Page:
Credit: Neilson Barnard/Getty Photo: Whitney Thompson at the Hope Gala

Whitney Thompson, Cycle 10 winner of America's Next Top Model (the first plus-size contestant) and a model for Wilhelmina, explains why she decided to open her own business.

I initially created my jewelry and candle company, Supermodel, because I wanted to be in control of something. Modeling is a fun job and I love it, but you don’t get to make any decisions. Someone tells you where to be, what to wear, how to look, what to do, and more, at every gig.  I’m not a control freak or anything but when the biggest decision you get to make in your career  is how you take your coffee, you might want to rethink what you’re doing.

I have a good friend that has a jewelry company and she suggested that I start working on something similar. She really pushed me into it, picking out all of the pieces and constantly mailing me samples wherever I was in the country. It didn’t click until I moved from New York to Los Angeles that it was something I should get into. That's when I really dove into starting up the company. One of the other cool products I decided to sell were massage candles, which turn into massage oil as they melt. I had never seen anything like that before!

Suddenly I was designing logos, naming new scents, picking out containers, talking to lawyers, and creating a real company. It felt good to have something in my life that  I could control every aspect of, while continuing to model in my spare time.

When I started the company the recession had just hit and I decided that I wanted everything to be made in America. Sure, it would cost a lot more money, but it would be worth it for the quality of the company. As a model, you have to put your name on things that you don’t like sometimes. My company would be something that I could be proud of. Everything is handmade in New York City and we ship orders all over the world.

I knew that once Supermodel.com was up and running I would want a way to give back to the reason I had been able to create it in the first place. I didn’t win America's Next Top Model Cycle 10 because I was pretty. I won because I had a message. I wanted people to feel better about themselves.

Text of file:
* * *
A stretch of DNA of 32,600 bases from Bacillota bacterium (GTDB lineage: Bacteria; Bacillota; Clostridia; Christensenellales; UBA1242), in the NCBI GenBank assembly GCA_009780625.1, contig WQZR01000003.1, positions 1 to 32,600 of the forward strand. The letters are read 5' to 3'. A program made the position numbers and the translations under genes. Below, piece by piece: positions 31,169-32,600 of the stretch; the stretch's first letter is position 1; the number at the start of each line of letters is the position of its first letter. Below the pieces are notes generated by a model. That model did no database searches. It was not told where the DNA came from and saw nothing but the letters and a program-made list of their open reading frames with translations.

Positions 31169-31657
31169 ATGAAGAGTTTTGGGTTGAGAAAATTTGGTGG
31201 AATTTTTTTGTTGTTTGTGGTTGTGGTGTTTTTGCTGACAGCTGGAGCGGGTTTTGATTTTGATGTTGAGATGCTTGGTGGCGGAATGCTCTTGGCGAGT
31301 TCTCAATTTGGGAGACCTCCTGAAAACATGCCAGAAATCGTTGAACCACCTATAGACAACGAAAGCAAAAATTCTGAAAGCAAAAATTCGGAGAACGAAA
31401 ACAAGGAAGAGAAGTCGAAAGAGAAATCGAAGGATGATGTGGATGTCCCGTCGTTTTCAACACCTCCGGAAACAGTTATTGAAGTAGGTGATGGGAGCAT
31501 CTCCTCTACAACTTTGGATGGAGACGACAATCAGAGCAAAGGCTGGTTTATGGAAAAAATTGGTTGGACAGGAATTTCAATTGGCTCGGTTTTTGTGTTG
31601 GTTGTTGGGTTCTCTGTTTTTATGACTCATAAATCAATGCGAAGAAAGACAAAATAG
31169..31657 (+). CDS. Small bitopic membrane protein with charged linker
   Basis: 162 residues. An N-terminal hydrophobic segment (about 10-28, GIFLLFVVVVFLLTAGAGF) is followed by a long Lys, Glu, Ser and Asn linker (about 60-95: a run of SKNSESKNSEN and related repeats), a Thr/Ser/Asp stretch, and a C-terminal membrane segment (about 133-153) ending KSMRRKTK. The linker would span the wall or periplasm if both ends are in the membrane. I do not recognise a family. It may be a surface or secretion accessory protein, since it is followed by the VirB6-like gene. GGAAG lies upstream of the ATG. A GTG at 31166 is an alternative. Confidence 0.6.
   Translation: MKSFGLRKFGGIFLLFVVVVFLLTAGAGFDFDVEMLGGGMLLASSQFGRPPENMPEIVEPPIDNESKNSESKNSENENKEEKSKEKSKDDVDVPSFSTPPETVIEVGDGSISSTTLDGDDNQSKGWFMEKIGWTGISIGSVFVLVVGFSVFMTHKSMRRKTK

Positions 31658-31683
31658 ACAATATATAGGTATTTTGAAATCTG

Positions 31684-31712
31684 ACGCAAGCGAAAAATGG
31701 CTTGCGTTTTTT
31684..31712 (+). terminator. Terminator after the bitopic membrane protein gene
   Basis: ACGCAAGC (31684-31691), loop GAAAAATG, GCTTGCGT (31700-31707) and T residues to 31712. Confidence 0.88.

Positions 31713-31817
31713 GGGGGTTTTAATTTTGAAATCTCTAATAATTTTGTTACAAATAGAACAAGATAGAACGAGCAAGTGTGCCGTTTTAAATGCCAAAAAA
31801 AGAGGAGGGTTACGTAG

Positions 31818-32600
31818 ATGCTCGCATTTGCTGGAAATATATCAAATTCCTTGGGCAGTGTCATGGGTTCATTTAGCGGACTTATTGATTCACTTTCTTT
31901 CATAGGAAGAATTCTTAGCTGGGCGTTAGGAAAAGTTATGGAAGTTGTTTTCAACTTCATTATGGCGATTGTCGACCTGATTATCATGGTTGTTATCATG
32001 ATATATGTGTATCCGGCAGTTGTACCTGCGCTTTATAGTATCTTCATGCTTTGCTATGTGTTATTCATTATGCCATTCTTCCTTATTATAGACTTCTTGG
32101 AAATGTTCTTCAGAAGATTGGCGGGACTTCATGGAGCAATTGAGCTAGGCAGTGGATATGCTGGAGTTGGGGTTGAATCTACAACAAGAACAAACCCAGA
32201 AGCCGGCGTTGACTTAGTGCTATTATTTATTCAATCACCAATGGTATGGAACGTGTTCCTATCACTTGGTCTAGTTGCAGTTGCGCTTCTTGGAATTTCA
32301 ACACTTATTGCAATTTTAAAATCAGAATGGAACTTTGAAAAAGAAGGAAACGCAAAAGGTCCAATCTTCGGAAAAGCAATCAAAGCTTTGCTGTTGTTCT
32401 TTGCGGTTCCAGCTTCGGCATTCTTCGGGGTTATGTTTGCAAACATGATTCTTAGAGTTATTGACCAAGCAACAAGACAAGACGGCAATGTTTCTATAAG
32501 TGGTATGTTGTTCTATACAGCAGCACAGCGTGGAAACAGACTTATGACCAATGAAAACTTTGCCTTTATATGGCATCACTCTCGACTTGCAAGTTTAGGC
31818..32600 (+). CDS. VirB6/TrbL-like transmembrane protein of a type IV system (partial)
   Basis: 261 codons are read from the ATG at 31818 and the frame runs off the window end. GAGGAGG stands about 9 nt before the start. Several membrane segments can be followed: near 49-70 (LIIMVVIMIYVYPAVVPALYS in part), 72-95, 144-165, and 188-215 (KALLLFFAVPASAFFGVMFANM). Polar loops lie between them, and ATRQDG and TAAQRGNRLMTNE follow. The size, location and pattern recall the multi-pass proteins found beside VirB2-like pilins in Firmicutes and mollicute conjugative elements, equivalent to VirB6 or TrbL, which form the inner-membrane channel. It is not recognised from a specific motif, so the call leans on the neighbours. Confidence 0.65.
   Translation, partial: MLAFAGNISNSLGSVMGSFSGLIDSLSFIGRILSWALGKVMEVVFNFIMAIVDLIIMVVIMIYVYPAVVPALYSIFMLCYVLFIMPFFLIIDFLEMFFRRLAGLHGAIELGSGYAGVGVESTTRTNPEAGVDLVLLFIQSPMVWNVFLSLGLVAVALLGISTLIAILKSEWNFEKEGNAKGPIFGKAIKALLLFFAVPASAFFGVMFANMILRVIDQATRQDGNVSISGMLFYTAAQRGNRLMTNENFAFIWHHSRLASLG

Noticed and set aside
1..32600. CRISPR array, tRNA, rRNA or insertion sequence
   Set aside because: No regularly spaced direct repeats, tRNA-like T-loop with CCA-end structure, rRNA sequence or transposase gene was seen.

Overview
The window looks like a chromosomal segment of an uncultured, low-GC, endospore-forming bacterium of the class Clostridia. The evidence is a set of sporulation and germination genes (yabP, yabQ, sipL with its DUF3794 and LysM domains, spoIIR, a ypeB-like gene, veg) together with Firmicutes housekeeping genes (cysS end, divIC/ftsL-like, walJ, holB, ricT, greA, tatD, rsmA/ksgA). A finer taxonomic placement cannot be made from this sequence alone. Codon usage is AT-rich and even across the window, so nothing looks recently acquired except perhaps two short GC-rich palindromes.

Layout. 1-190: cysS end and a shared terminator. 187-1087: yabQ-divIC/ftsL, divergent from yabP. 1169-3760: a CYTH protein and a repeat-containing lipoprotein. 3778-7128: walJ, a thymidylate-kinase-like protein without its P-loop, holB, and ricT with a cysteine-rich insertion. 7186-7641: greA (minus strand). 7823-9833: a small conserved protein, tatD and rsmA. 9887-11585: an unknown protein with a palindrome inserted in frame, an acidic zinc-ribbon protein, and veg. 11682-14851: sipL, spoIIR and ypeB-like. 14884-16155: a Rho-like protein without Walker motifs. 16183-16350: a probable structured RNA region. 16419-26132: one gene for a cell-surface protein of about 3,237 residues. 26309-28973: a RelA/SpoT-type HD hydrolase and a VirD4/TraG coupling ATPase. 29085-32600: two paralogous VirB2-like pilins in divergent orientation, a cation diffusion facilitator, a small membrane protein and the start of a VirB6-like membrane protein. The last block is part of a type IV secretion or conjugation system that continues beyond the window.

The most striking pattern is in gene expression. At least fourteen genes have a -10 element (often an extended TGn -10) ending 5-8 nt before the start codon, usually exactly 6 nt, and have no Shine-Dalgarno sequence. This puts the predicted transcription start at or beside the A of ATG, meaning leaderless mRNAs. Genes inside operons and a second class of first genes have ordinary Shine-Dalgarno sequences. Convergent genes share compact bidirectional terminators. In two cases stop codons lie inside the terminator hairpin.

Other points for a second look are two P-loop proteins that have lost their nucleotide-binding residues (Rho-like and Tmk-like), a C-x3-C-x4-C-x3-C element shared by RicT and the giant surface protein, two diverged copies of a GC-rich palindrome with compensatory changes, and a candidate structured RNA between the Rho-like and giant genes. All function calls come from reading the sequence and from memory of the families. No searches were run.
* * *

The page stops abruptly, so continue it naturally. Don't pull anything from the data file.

Unfortunately, the media has made us believe that “skinny” is the same thing as “healthy." The average American woman is a size 14, but size 6 is considered plus size — some agencies even consider a size 4 too fat to model. With all of these unrealistic expectations swirling around us all of the time, it’s no wonder that anorexia kills more people than any other mental illness. I had my father contact the National Eating Disorder Association to tell them that Supermodel would be donating a percentage from all candle proceeds to them. They responded by asking if I would be a spokesperson for them and I, of course, was thrilled to accept.

Modeling is still my number one priority. I love traveling to exotic locations and shooting with interesting people, but it’s nice that even when I come home I have Supermodel waiting for me. I love to make people feel more beautiful! I love that I sell good, quality products and that I get to be involved enough to send autographed pictures along with my orders (what other company does that?). I look forward to expanding the company to a lingerie line as well as a shoe company and who knows what else from there!  What’s most important to me is helping people look, live, and feel like a Supermodel.

In addition to her thriving modeling career, Whitney also designs and sells candles and jewelry on her website ShopSupermodel.com, where a percentage of the proceeds go to the National Eating Disorder Association. You can also follow her on Twitter @WhitneyANTM.

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